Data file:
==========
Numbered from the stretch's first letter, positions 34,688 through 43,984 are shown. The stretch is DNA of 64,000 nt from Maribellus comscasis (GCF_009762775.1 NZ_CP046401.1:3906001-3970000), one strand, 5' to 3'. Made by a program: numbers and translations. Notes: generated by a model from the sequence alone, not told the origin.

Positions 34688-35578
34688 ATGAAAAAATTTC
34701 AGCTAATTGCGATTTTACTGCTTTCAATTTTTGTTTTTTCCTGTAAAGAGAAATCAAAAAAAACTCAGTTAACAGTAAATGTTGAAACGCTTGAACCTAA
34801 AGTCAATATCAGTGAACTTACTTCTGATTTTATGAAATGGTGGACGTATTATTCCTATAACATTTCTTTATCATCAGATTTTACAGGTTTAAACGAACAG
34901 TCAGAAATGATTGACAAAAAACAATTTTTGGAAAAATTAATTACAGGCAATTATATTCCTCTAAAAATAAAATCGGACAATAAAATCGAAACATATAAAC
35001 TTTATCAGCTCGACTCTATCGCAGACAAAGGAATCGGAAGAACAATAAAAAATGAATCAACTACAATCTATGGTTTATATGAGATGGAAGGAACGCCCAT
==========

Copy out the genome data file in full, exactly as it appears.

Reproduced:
Numbered from the stretch's first letter, positions 34,688 through 43,984 are shown. The stretch is DNA of 64,000 nt from Maribellus comscasis (GCF_009762775.1 NZ_CP046401.1:3906001-3970000), one strand, 5' to 3'. Made by a program: numbers and translations. Notes: generated by a model from the sequence alone, not told the origin.

Positions 34688-35578
34688 ATGAAAAAATTTC
34701 AGCTAATTGCGATTTTACTGCTTTCAATTTTTGTTTTTTCCTGTAAAGAGAAATCAAAAAAAACTCAGTTAACAGTAAATGTTGAAACGCTTGAACCTAA
34801 AGTCAATATCAGTGAACTTACTTCTGATTTTATGAAATGGTGGACGTATTATTCCTATAACATTTCTTTATCATCAGATTTTACAGGTTTAAACGAACAG
34901 TCAGAAATGATTGACAAAAAACAATTTTTGGAAAAATTAATTACAGGCAATTATATTCCTCTAAAAATAAAATCGGACAATAAAATCGAAACATATAAAC
35001 TTTATCAGCTCGACTCTATCGCAGACAAAGGAATCGGAAGAACAATAAAAAATGAATCAACTACAATCTATGGTTTATATGAGATGGAAGGAACGCCCAT